Federal Employee Disability Retirement: No time for empathy

Perhaps its disappearance and rarer occurrences are not because of defection of angels and loss of virtue from the circumference of human character, but for a much simpler reason:  We have no time for it, nor patience, nor capacity to embrace.  Often, the intersection between the reality of our social constructs and the loss of moral foundations mixes and makes obscure the ability to assign blame and causal connection to one or the other, but it is the cumulative and inseparable combination that results in the dire consequences we witness.

This technologically sophisticated world has no time for empathy.  All of that incessant talk about “connecting” and the importance of remaining constantly online, in-tune and involved in the virtual universe of Facebook, Snapchat, Tweets, text messaging, cellphone and other such modalities of electronic connectivity, the reality is that – from a purely objective perspective – each of the methodologies of communication are comprised of an illuminated screen with written words without warmth, human feeling nor organic nerve endings.

We communicate by means of those androids we created, expecting that exponential quantification of mechanical complexities can somehow qualitatively enhance our humanity, when in fact each such invention insidiously depletes and deteriorates.

Once, we scoffed at Chiefs and other indigenous characters who believed that the mystical capturing of one’s image by cameras and Daguerreotypes robbed and confined one’s soul, and now we make fun of those who believe that human contact is lessened by the tools of mechanized warfare; and so we decimated all tribes and their leaders, and leave behind in history books lost in the dusty shelves of an unread past the images robbed and lessened, and arrogantly giggle at those who complain of modernity and the technology of communication.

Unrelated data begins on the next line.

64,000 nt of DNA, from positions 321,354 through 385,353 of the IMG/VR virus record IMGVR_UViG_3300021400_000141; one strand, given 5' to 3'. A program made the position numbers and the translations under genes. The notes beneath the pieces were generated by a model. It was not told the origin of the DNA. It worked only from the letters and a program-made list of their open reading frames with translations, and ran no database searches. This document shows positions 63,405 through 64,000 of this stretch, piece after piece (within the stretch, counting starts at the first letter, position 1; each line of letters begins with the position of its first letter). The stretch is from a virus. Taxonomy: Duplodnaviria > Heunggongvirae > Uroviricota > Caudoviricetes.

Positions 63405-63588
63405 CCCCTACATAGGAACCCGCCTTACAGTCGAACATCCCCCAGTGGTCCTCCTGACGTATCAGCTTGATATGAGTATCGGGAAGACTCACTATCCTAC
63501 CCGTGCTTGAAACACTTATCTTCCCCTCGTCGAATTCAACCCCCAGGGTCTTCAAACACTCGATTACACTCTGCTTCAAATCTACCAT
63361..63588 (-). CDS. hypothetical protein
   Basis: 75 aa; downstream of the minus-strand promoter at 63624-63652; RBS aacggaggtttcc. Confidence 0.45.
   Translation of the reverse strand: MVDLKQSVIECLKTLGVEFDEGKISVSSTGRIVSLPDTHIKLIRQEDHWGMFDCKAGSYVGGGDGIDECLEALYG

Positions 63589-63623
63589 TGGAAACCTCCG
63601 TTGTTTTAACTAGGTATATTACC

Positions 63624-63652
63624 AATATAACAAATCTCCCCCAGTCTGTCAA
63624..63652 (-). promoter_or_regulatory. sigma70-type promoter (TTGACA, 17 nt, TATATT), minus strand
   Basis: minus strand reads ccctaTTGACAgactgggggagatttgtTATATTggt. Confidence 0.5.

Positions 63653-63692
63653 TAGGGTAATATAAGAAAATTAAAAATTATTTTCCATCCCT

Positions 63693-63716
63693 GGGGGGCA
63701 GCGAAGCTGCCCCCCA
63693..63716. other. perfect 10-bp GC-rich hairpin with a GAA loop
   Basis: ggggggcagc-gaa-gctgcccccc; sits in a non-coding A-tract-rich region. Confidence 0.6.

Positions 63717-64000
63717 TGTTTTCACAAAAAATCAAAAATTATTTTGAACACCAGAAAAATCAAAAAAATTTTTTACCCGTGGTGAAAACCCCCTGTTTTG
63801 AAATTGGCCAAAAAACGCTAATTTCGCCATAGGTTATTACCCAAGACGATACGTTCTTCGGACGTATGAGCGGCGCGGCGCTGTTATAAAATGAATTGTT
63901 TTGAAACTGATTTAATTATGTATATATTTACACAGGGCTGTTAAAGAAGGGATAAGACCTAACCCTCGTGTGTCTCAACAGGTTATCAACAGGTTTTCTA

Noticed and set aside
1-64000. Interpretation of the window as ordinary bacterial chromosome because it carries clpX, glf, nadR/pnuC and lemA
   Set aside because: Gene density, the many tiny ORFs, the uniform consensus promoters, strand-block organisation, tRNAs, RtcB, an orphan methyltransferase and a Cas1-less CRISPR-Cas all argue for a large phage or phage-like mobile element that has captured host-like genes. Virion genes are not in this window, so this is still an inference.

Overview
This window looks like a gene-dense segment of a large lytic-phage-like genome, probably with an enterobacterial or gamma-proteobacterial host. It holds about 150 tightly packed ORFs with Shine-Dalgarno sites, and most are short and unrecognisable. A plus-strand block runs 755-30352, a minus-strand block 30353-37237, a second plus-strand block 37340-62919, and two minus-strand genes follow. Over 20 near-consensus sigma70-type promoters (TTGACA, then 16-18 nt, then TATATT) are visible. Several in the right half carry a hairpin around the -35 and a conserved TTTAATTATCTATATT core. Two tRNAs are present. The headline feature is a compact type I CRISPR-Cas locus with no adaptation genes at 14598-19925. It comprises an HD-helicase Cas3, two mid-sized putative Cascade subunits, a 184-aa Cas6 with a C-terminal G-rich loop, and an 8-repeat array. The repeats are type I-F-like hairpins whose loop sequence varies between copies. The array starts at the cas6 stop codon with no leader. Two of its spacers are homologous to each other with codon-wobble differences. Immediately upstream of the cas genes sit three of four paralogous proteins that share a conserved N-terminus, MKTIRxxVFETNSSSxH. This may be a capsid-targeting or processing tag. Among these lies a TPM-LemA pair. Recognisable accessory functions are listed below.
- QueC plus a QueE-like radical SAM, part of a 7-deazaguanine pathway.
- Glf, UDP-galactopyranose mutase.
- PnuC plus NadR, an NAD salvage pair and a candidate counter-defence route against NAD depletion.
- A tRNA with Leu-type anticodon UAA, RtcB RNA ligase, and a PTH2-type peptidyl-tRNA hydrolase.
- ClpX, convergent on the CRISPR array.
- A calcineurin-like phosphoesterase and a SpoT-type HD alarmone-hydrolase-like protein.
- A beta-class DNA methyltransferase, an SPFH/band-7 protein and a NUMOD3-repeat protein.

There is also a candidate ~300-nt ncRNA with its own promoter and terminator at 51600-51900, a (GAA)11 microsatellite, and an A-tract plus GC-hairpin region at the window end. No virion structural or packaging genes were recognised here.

Empathy takes time.  We have no time left.

For Federal employees and U.S. Postal workers who suffer from a medical condition, such that the medical condition prevents the Federal or Postal Worker from performing one or more of the essential elements of one’s Federal or Postal position, if waiting upon one’s agency to reveal and manifest some semblance of human empathy has been a patient discourse of frustration, you will not be the only one to experience such disappointment.

The fact is, empathy is a rare commodity, and showing its face of value is a search of futility more and more each day because of its scarcity.

Waiting for the Federal Agency or Postal Facility to accommodate your medical conditions?  Empathy is required, and nonexistent.  Expecting helpful information and cooperation from your Human Resource Office without fear of leaking sensitive information to coworkers and supervisors?  Empathy is necessitated, but clearly lacking.  There is no time for empathy, and it is better to begin the process of preparing an effective Federal Disability Retirement application without relying upon that which cannot be found even in the far corners of humanoid tablets we sit and stare at each day.

Sincerely,

Robert R. McGill, Esquire

 

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